With ereaders, the handles aren't interchangeable, the blades are.  We can buy movies, books, etc., anywhere and they're the same.  Forrest Gump from Amazon is identical for Forrest Gump from B&N, Google, etc.  Same blade no matter where you go.  All the real haggling is over the handle.

Inspired Bibliophile
deesy58
Posts: 2,486
Registered: ‎01-22-2012
0 Kudos

Re: Is Amazon selling the kindles below cost?


keriflur wrote:

Yep, it's definitely the nicest disposible safety razor I've seen. :smileywink:

 

I think differences in the Amazon model (or really, the electronics/ereader market model) from the Gillette model are rather interesting.  With razor blades, the blade itself is really the big deal.  The handle is, well, just a crap piece of plastic that holds the blade, and could almost be interchangeable between manufacturers except for the customization unique to each maker so that Gillette handles only take Gillette blades.

 

With ereaders, the handles aren't interchangeable, the blades are.  We can buy movies, books, etc., anywhere and they're the same.  Forrest Gump from Amazon is identical for Forrest Gump from B&N, Google, etc.  Same blade no matter where you go.  All the real haggling is over the handle.


Perhaps one of us is missing the point.  The Kindle format is unique and proprietary, isn't it?  If Amazon gained the ability to completely control the format of all the e-books it sells, it could easily give Kindle readers away in order to increase the size of the market for its e-books.  What is it about this philosophy that is invalid?  Isn't it an underlying implication in your OP? 

Distinguished Bibliophile
keriflur
Posts: 6,797
Registered: ‎01-05-2010
0 Kudos

Re: Is Amazon selling the kindles below cost?


deesy58 wrote:

keriflur wrote:

Yep, it's definitely the nicest disposible safety razor I've seen. :smileywink:

 

I think differences in the Amazon model (or really, the electronics/ereader market model) from the Gillette model are rather interesting.  With razor blades, the blade itself is really the big deal.  The handle is, well, just a crap piece of plastic that holds the blade, and could almost be interchangeable between manufacturers except for the customization unique to each maker so that Gillette handles only take Gillette blades.

 

With ereaders, the handles aren't interchangeable, the blades are.  We can buy movies, books, etc., anywhere and they're the same.  Forrest Gump from Amazon is identical for Forrest Gump from B&N, Google, etc.  Same blade no matter where you go.  All the real haggling is over the handle.


Perhaps one of us is missing the point.  The Kindle format is unique and proprietary, isn't it?  If Amazon gained the ability to completely control the format of all the e-books it sells, it could easily give Kindle readers away in order to increase the size of the market for its e-books.  What is it about this philosophy that is invalid?  Isn't it an underlying implication in your OP? 


Perhaps one of us is looking too hard for controversy.  I just think it's interesting, the shift in the model from having differentiation in the "free" item versus the "profit" item.  I never said the model was invalid, I said it's changed in an interesting way.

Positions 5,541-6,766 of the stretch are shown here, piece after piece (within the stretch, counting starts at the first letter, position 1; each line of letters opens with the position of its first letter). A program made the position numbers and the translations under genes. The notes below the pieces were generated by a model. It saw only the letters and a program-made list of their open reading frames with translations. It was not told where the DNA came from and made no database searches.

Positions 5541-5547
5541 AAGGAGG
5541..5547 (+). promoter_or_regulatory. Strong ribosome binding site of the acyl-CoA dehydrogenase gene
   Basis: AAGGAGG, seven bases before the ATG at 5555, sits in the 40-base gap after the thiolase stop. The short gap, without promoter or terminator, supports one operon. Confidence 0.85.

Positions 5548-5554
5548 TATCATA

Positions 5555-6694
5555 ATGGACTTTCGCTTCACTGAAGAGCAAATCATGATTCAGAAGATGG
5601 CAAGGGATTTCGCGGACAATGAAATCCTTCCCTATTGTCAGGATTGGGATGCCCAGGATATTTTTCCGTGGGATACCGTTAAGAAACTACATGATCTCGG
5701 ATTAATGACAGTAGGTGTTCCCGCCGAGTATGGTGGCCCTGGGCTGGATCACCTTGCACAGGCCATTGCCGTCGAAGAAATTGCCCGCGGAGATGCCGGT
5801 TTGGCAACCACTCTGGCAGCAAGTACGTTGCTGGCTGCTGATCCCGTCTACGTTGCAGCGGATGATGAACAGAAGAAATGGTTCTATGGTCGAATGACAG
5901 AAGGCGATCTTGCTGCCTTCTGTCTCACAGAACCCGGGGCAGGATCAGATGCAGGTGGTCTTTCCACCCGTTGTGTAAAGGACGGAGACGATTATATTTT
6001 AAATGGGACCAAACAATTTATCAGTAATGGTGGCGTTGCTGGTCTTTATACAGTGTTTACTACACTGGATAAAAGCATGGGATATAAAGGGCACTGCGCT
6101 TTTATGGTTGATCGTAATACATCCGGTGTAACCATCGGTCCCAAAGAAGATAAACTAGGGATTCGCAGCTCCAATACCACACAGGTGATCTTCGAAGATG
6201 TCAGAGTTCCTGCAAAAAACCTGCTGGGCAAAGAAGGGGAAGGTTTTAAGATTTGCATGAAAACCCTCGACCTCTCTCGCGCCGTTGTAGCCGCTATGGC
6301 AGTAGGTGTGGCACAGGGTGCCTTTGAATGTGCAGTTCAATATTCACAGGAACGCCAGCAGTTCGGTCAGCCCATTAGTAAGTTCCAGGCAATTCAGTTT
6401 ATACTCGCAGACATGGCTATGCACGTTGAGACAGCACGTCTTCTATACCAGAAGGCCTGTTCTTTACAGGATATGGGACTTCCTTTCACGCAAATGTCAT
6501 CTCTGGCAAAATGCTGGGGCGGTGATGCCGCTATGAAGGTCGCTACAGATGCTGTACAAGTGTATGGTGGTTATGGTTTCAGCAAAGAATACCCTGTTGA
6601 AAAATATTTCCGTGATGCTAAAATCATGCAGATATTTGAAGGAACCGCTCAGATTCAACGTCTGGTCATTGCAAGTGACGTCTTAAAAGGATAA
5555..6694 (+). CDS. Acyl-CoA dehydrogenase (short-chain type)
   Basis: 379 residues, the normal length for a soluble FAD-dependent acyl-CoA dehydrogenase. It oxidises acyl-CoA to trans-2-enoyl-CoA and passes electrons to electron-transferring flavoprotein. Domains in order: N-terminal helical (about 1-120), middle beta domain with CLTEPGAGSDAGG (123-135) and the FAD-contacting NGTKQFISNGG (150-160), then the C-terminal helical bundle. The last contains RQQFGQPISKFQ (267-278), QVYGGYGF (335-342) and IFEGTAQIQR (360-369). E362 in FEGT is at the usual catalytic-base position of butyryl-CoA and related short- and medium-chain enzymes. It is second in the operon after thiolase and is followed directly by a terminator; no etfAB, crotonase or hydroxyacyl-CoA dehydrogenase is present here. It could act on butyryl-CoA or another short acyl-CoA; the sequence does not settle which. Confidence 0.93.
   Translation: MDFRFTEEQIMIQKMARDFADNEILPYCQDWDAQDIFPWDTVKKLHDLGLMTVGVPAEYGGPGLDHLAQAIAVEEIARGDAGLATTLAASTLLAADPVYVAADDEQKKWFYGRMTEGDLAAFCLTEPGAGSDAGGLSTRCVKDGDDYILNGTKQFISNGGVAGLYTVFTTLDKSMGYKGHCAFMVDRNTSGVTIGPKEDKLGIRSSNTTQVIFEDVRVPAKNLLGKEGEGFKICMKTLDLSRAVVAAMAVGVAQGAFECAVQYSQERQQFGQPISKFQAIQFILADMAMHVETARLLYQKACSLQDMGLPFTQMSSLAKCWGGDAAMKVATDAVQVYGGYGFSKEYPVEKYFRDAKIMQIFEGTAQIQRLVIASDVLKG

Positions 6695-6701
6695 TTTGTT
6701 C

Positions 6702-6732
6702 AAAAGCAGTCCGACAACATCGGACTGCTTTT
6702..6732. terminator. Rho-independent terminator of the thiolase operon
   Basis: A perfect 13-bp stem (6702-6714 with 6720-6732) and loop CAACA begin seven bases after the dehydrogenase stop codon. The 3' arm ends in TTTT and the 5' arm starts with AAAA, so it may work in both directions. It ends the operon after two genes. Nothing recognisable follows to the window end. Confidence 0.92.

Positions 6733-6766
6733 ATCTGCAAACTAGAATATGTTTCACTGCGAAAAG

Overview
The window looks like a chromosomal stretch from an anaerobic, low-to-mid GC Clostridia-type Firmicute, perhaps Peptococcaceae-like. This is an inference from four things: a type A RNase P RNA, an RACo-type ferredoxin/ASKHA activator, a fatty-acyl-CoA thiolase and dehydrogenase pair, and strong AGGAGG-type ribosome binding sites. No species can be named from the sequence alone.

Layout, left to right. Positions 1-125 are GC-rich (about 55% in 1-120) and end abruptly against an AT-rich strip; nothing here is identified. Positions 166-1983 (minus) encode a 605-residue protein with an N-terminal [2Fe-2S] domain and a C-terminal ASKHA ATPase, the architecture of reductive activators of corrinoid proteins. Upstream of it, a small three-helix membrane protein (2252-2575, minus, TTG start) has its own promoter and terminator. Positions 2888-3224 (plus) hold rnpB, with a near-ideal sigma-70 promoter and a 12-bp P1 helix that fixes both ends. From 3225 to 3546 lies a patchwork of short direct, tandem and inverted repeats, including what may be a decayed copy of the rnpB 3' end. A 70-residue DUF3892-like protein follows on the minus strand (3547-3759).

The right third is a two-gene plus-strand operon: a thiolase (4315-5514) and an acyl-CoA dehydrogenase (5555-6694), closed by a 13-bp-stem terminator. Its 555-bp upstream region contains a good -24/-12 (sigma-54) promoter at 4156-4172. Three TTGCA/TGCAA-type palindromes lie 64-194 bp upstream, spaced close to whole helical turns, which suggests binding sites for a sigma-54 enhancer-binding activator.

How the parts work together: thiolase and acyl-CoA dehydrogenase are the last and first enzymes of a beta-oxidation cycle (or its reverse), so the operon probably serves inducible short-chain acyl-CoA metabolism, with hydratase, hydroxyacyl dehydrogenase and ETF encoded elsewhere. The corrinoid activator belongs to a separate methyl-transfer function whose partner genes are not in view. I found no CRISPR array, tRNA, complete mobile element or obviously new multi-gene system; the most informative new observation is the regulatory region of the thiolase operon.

I *think* only the ebook format is proprietary, but for years there have been tools to strip the proprietary part of the format off.  But regardless, the handle, i.e. the kindle, is NOT proprietary - it will read mobi files perfectly fine.  So Amazon banks on the idea that folks won't buy a kindle and then load a bunch of B&N ebooks onto it, by making it really easy to buy kindle books.

 

Again, it's just interesting.  I wonder how far we can push the analogy before it breaks, and I wonder how far Amazon can push the model before it breaks.

 

FWIW, B&N, even with generic-format blades (i.e. epubs), is playing the same game, especially with the new, low-space-for-external-content NGL.  I'd say they're playing it even harder than Amazon right now.

flyingtoastr
Posts: 3,051
Topics: 55
Kudos: 2,980
Registered: ‎11-11-2009
0 Kudos

Re: Is Amazon selling the kindles below cost?

[ Edited ]

Amazon's ebook system is effectively proprietary until the publishers ditch DRM.

 

Amazon's Kindle format (.AZW) is just a Mobipocket file wrapped in a DRM layer. Mobipocket, as you stated, is an openly documented format. However, the DRM schema is proprietary, and (more importantly) Kindle devices can not natively read any DRM'd file other than that proprietary schema. Since no one else has access to the DRM encryption, it is legally impossible to sell a Kindle book that is DRM'd by anyone except Amazon.

 

Since publishers are still insisting on DRM for pretty much everything, it becomes impossible to sell books for Kindle devices for companies like BN or Kobo. If a book wasn't required to have a DRM encryption BN could happily sell all their books in both EPUB and Mobipocket. But since all of the major publishers in the US require the use of DRM and BN can not legally obtain Amazon's schema they simply can't provide a publisher mandated encumbered file in a format a Kindle device will read natively.

 

It's a nice little setup for Amazon, which is why Bezos' bluster about "not caring about DRM" isn't true.

 

As for their other content: Amazon's digital movies and audiobooks follow the same format (open standard wrapped in a proprietary DRM wrapper, in this case types of MPEGs) and require proprietary software to use. Their music is sold encumbered-DRM free, but still contains account watermarks.